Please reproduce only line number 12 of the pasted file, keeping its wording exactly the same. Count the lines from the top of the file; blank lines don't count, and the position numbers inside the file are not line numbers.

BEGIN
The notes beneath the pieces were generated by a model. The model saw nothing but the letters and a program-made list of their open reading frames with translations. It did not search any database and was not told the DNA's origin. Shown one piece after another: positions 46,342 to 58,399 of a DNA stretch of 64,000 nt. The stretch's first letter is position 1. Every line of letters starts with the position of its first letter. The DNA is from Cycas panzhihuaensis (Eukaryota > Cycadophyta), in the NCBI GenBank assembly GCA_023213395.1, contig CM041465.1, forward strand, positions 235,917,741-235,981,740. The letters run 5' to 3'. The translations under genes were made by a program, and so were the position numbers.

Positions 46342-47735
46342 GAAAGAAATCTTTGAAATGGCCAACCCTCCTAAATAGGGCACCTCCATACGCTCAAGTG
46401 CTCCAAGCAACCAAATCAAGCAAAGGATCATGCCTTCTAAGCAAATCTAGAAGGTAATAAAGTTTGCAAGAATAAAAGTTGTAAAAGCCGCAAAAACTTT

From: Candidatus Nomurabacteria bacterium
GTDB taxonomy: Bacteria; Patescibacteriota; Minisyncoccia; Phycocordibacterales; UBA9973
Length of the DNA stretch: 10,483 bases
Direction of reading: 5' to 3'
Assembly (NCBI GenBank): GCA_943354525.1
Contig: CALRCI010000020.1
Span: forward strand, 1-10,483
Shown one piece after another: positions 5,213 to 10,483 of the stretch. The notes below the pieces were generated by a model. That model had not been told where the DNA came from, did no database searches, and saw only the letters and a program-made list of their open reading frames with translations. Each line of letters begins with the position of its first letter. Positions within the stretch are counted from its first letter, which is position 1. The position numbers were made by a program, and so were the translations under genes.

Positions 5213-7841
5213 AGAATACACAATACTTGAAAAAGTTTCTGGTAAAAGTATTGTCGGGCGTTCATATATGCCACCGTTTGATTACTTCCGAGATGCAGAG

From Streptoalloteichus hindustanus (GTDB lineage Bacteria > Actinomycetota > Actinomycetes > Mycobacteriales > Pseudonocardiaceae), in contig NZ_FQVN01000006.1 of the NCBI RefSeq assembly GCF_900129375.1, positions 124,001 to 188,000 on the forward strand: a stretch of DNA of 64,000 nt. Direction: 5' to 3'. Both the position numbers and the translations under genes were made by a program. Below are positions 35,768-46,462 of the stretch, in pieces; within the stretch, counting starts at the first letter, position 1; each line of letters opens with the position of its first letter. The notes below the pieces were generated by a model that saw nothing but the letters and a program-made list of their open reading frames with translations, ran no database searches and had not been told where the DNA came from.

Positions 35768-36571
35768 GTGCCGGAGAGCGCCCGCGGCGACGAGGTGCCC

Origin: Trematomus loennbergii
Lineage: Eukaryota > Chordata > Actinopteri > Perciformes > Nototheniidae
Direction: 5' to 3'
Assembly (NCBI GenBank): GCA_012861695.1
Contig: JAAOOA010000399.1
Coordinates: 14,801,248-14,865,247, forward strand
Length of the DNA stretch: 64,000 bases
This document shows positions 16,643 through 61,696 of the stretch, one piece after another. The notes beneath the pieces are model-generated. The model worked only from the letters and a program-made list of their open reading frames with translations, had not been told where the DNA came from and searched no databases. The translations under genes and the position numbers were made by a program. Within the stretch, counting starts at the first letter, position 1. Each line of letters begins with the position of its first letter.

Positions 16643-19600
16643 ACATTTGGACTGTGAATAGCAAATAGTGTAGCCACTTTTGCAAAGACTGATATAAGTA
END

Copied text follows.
Shown one piece after another: positions 5,213 to 10,483 of the stretch. The notes below the pieces were generated by a model. That model had not been told where the DNA came from, did no database searches, and saw only the letters and a program-made list of their open reading frames with translations. Each line of letters begins with the position of its first letter. Positions within the stretch are counted from its first letter, which is position 1. The position numbers were made by a program, and so were the translations under genes.